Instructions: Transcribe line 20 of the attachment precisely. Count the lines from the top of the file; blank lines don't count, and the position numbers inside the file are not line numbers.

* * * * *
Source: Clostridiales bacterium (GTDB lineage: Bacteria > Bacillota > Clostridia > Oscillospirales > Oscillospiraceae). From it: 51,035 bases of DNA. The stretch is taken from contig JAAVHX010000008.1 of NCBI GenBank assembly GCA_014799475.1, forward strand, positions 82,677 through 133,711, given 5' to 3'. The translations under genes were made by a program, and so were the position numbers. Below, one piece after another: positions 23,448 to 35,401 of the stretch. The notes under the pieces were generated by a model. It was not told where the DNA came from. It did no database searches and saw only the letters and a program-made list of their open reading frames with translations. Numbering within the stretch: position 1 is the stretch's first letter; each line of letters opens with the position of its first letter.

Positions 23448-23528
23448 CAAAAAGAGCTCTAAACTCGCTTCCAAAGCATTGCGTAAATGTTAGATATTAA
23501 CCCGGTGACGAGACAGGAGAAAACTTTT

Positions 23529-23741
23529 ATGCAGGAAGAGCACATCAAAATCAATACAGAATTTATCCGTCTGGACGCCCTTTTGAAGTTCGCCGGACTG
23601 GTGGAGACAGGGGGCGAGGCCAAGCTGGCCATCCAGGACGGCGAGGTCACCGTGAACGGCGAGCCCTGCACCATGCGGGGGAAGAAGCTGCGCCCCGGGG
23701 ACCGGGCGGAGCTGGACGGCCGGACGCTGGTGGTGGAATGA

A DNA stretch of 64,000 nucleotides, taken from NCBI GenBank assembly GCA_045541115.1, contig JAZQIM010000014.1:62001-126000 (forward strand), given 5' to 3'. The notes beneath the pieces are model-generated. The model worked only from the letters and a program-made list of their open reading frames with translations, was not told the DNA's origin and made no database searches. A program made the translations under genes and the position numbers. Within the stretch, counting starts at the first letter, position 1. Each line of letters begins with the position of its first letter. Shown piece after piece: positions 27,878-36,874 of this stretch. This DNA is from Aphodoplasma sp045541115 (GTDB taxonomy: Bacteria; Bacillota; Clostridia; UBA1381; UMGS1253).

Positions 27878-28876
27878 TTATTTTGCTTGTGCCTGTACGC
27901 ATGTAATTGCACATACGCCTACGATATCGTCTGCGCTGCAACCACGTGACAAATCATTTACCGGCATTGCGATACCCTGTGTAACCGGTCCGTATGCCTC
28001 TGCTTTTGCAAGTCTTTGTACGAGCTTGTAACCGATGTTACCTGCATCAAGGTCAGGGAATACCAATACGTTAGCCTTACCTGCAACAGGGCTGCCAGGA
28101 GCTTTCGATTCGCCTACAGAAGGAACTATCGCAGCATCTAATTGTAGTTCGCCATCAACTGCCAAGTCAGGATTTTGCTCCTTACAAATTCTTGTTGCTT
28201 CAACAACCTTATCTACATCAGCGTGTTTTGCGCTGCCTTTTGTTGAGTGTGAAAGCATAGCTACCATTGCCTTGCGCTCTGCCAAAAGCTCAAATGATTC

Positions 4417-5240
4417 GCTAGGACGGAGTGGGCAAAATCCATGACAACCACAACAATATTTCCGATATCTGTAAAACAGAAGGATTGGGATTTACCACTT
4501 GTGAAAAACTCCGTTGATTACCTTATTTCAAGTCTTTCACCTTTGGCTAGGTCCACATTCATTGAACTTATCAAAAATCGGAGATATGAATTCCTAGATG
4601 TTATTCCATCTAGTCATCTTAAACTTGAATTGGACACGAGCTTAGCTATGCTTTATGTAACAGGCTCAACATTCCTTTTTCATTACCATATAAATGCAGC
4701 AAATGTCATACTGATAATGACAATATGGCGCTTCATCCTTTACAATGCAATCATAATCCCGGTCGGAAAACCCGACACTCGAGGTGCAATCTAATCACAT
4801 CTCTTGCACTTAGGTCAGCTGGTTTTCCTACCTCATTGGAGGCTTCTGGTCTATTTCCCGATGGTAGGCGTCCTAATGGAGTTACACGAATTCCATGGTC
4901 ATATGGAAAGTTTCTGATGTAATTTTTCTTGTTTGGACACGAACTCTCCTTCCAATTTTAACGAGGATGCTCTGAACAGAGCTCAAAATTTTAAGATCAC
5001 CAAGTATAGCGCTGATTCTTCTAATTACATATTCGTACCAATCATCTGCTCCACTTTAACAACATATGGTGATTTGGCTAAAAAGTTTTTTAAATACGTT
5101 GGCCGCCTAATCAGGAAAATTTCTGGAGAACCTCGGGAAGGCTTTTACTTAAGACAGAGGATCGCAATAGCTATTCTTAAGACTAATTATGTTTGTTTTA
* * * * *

4701 AAATGTCATACTGATAATGACAATATGGCGCTTCATCCTTTACAATGCAATCATAATCCCGGTCGGAAAACCCGACACTCGAGGTGCAATCTAATCACAT